- Posted by Lin Wilder
- On March 12, 2017
- 0 Comments
- catholicism, catholocism, christian, god, movies, sacred
AP File Photo of Katherine Russell
I saw Peter Berg’s recently released film, Patriots Day over a month ago. Of the many heroes portrayed in this movie, there is just one person who has taken up residence in my memory. She is a minor character, the woman now known as the “Boston Marathon Bombers widow.” Her presence in the film is shadowy, flashes of her presence, always in the background. Intentionally so.
We know this story, we remember all too well what happened here. And we instantly get caught up in the slowly building tension as the countdown to the marathon ticks down. The music serves as an ominous prelude to the horror about to rain down on the participants in this most apolitical of events. Begun in 1897 as a follow-up to the first marathon run in the 1896 Summer Olympics, the Boston Marathon is the world’s oldest and attracts over over thirty-thousand runners from eighty-eight different countries.
The glimpses of the athletes and observers who will die or be grievously injured float across the screen fill me with dread and I forget the woman in the Hijab.
Suddenly, abruptly, she appears again. Long enough for my mind to process that this wife and mother of the couple’s young child lacks the accent of her Chechen husband. And registers. She is an American? Only after the end of the film did I return to this young woman and wonder.
Not about whether she knew, approved of the insanity planned by her husband and brother-in-law. But rather how did she get here, to a place so alien to her upbringing? Become known as the widow of the Boston Marathon, at the tender age of twenty-four?
How did this quintessentially American young woman called Katie Russell transform herself from Christian to Muslim? Perhaps an answer lies in the word conversion: The attraction of righteousness, the magnetism of God and His majesty.
When we search for truth, we look for something far bigger than ourselves. Well aware of our smallness, we seek something vast and noble, yearning for a belief so strong we would gladly die for it.
Some of us, like ‘Katie’ and me, look for order in a world where disorder reigns. And we find comfort in rules, strangely more so when the rules require personal sacrifice.
When she converted to Islam, Katherine Russell joined close to over one and a half billion people in what may be is the fastest growing religion in the world.
There are clear commands for the Muslim man or woman. Not only about worship but about how life is to be lived. This is no mere one-hour weekly obligation but rather a conscious decision to submit to the will of God. The very name Islam means submission and is a derivative of the Arab word for peace. The convert to Islam does not select those aspects she agrees with as in a menu. Rather she accepts the whole: Her will, she hopes, will fuse with the will of God. Just so, the day I became a Roman Catholic at a Benedictine Abbey, I felt reborn, washed clean. Finally, after years of searching, I belonged, no longer a stranger or alien, I was of God’s household.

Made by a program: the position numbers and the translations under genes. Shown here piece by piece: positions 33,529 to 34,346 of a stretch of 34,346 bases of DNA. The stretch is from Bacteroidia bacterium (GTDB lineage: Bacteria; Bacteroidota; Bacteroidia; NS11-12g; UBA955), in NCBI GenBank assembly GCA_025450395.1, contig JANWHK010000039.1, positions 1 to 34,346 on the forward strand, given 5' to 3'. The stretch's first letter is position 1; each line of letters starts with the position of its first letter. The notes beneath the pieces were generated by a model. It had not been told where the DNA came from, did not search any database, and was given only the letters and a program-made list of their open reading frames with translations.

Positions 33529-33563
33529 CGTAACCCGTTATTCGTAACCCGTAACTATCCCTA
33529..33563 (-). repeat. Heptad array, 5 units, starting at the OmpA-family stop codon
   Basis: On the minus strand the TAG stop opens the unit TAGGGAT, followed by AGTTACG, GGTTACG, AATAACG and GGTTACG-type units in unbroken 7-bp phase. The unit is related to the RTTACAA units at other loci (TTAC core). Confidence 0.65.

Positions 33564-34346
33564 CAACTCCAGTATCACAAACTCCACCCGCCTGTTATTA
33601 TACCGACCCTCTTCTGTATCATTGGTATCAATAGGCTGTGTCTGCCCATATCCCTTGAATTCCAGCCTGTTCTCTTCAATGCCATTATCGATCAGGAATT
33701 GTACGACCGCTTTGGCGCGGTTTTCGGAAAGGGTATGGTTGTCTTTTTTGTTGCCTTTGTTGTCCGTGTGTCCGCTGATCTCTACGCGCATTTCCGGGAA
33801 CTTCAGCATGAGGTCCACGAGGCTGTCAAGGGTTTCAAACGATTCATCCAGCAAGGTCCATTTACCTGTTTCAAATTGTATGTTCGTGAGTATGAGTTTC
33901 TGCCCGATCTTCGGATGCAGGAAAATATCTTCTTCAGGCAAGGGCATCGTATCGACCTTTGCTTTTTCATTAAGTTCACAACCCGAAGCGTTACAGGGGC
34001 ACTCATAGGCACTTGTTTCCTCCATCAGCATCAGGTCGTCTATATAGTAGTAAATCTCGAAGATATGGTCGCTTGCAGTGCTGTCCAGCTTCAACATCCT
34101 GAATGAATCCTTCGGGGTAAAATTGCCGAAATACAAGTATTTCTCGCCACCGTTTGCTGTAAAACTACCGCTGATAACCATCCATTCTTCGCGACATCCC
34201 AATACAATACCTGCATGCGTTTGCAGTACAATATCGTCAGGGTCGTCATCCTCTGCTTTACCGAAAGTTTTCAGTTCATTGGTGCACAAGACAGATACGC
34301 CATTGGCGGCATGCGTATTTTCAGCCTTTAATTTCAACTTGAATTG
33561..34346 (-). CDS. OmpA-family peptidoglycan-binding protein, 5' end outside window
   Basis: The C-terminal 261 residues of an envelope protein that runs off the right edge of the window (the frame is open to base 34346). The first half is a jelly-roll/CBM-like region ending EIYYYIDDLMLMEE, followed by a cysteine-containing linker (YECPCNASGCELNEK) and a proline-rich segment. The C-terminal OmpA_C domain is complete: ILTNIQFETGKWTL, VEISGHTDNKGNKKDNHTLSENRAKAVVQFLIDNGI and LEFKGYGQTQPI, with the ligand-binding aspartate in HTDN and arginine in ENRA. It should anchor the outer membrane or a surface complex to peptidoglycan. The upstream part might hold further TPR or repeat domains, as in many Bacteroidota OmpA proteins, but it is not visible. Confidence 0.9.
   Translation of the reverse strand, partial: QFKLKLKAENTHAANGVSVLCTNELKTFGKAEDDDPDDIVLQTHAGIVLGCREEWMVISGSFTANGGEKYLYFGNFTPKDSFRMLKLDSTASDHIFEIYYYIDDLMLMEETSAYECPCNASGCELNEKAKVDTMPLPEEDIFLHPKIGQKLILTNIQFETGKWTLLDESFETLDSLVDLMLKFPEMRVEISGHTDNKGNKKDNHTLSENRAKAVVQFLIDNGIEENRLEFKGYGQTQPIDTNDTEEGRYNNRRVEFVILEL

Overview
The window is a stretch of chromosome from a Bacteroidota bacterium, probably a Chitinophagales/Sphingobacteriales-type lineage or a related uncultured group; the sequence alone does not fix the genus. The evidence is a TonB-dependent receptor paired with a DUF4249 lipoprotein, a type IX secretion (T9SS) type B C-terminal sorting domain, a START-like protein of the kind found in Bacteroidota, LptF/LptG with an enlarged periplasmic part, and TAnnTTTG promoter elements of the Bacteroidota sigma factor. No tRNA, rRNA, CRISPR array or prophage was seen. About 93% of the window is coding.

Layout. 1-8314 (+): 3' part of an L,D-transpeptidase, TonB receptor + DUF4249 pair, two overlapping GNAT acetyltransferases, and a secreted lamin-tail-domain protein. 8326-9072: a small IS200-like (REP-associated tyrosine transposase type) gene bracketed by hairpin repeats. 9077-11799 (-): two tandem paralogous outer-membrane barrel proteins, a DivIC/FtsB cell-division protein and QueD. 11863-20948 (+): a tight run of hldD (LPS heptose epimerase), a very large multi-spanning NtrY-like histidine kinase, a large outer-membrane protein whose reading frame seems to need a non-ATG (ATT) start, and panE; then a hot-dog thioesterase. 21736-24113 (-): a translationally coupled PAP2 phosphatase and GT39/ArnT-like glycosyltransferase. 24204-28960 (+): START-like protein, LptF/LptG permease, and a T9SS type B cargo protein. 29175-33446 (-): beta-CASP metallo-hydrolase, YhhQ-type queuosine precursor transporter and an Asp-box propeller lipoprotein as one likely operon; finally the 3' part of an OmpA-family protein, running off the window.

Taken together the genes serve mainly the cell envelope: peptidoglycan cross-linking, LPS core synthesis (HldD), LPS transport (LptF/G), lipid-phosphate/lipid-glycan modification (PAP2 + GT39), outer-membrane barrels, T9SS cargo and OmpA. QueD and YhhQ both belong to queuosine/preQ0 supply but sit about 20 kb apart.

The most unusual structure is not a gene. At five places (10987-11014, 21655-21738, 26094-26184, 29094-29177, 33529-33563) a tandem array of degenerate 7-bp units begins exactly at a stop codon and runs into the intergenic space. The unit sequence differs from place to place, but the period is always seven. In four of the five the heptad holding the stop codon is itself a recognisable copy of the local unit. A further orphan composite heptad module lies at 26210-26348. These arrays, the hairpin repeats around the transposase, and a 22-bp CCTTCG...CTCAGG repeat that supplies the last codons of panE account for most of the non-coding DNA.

My faith begins with the Catholic Church, but it does not end there. It ends in Christ. As one good friend declared, “Your faith is a love story, one that cradle Catholics cannot understand.” Indeed.
But conversion a is a lifelong process, moment by moment. Keeping guard over our thoughts, emotions, and words, convinced that this is our most important work.
Tragically, much of our twenty-first century Christianity and Catholicism faiths are diluted, tepid, robbed of divine justice, of sin. Many Catholics follow only those rules of the church with which they agree. And attend on Sundays to fulfill an obligation. Certain leaders of our respective faiths are infected with a “failure of nerve:” No longer speaking truth but rather a language of convention and appeasement. To many parishioners, the notions of obedience, virtue, evil, purgatory, and hell are perceived as outmoded, irrelevant in this twenty-first century. God is love, He is merciful, they claim, forgetting what must precede mercy: Repentance-conversion. During the last century, Diedrich Bonhoeffer named it: Cheap grace.
Would Katherine Russell and numerous other young women be so eager to embrace Islam if they had been properly catechized? If they knew Christ? If Katie knew by heart the writings of the apostles as well as the Hadith, would her story have a different ending?